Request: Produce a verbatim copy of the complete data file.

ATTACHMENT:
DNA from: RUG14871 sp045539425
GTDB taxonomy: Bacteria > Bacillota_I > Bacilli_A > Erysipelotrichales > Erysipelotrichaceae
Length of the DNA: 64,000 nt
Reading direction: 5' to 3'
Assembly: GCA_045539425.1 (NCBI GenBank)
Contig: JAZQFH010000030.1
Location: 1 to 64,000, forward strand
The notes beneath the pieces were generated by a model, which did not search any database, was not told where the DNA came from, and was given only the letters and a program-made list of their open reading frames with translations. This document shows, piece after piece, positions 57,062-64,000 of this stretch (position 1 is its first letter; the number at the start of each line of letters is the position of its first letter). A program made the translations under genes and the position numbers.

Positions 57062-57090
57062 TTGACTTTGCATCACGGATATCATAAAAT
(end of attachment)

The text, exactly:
DNA from: RUG14871 sp045539425
GTDB taxonomy: Bacteria > Bacillota_I > Bacilli_A > Erysipelotrichales > Erysipelotrichaceae
Length of the DNA: 64,000 nt
Reading direction: 5' to 3'
Assembly: GCA_045539425.1 (NCBI GenBank)
Contig: JAZQFH010000030.1
Location: 1 to 64,000, forward strand
The notes beneath the pieces were generated by a model, which did not search any database, was not told where the DNA came from, and was given only the letters and a program-made list of their open reading frames with translations. This document shows, piece after piece, positions 57,062-64,000 of this stretch (position 1 is its first letter; the number at the start of each line of letters is the position of its first letter). A program made the translations under genes and the position numbers.

Positions 57062-57090
57062 TTGACTTTGCATCACGGATATCATAAAAT